“IF you’re going through Hell, keep going.”

Three days before the end of the transfer window and the words of Winston Churchill on a card took pride of place on David Hopkin’s office desk at the City training ground.

As mission statements go, it aptly sums up the task he accepted on returning to his former club at the start of September.

The job was tough then – possibly harder than he had imagined – and remains a stiff challenge, even now when the Bantams have dragged themselves back into the mix to stay up.

But you sense a steely determination to get to grips with an assignment that, when conquered, could provide as much satisfaction as anything he has achieved in a life in football.

Hopkin was bullish, in a positive way, when we met again at City’s Woodhouse Grove base yesterday to pick through the bones of the previous month’s activity.

He now knows what he has got to play with for the remaining 16 games in City’s struggle for League One survival.

Jacob Butterfield and Billy Clarke came in on deadline day to take the January tally to five new recruits. Just as significantly, six have gone to ensure that ins and outs have balanced financially.

With Stefan Rupp having to pick up a post-Edin Rahic tab now estimated to be close on £2 million in losses for the year, Hopkin has been happy to adopt the prudent approach clearly lacking in the previous window.

It meant not going to the owner for extra cash when a potential striker target suddenly became available on Thursday night. The City boss is well prepared to operate within limits, even if it meant forgoing the required transfer fee.

Clarke’s return, while cheered by many fans, then raised the inevitable concerns about the lack of a “big man” up front.

It was an argument that Hopkin was well prepared for – and pointed to the lack of inches in his previous team at Livingston.

He said: “I keep being reminded of the same thing.

“When I was in Scotland, a lot of people had a misconception.

“I never had a target man in two years at Livvy and we got two promotions.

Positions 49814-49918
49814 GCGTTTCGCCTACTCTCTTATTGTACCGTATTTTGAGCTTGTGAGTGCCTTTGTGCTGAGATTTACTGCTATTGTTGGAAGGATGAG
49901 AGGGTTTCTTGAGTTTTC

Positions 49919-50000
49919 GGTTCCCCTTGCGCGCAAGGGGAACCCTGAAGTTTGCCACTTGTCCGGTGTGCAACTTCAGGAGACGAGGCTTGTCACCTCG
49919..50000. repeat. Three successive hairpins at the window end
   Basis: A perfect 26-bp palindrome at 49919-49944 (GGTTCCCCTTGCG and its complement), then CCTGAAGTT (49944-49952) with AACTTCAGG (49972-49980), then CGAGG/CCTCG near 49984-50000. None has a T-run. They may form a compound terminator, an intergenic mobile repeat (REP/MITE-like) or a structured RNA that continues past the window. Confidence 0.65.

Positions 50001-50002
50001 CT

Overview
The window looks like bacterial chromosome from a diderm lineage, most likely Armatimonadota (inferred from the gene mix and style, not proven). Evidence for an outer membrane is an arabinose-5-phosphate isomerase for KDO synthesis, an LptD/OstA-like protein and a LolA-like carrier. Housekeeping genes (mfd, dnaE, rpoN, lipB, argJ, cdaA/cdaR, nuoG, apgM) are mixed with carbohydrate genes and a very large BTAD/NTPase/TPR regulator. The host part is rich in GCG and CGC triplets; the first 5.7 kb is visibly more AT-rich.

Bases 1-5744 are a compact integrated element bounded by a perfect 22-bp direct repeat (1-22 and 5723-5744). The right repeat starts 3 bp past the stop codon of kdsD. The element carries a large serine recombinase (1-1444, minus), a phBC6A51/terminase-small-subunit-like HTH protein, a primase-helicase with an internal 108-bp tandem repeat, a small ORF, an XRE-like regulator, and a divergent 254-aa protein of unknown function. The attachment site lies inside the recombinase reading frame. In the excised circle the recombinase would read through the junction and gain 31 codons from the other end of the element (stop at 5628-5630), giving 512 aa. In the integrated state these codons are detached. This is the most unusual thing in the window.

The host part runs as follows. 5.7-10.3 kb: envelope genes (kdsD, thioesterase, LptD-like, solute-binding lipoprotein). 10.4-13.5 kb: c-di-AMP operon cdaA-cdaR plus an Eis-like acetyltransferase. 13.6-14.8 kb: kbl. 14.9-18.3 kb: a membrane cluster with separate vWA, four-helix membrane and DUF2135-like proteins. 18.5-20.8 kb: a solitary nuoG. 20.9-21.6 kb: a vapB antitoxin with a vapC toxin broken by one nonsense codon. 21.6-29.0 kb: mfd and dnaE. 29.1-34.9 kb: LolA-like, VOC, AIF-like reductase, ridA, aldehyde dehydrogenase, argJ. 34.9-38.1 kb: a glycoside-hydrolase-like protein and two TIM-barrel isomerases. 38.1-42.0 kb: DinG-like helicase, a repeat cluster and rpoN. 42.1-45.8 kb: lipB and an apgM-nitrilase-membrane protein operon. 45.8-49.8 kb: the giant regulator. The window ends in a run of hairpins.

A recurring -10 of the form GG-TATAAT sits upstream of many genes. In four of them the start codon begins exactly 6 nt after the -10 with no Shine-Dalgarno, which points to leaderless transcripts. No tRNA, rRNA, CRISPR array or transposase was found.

“We’re getting carried away when sometimes the ball may go a bit longer and people think you’re playing long-ball football. I’ve never played it.

“You see my record in Scotland. For two years, my two strikers were 5ft 9in.

“Everybody wants a target man and we tried very hard to get strikers in. But it’s a very difficult window.

“You have teams in our league who have really struggled. Even with the players we were interested in, clubs at the top can pay two or three times the money to get them in.

“It’s a window where I’m happy. Touch wood, it’s not a case that we’ve struggled to score goals.

“If we drew 0-0 every week or were only winning 1-0 then it would have been a bigger priority than it was.

“But we’ve seen we have got players who can score goals and I’m sure those I’ve brought in can add to that as well.

“Our attacking players can all complement each other. We’ve probably got a nucleus of seven or eight players now where you can change the front five.”

Money matters will be part of the City fabric now – at least until Olly McBurnie’s sell-on clause can be cashed in from a big-money move for the free-scoring Scotland international.

But Hopkin is determined that will not affect standards on or off the pitch.

January has been tough as the inevitable speculation hampers the focus for urgent league points.

George Miller, he admitted, had been distracted in the lead-up to his move to Barnsley. But City still managed to engineer the situation to ensure the young forward stays put until the summer.

Hopkin believes the club have come out the other side in a better shape – with players who are beginning to see a difference.

“January is always a tough month to get players in,” he added. “But it’s even harder trying to move them out.

“We’ve worked hard, not really spent any money in the transfer window and brought in players who have managed to make us stronger as a squad.

“The players know what we are trying to build at the club. Everything can play a part.

“Even those who have left have phoned and thanked me because they’ve seen a difference.

“I think everyone has noticed the progress in the last few months. It’s not going to be a short-term plan but we’ll get there slowly.”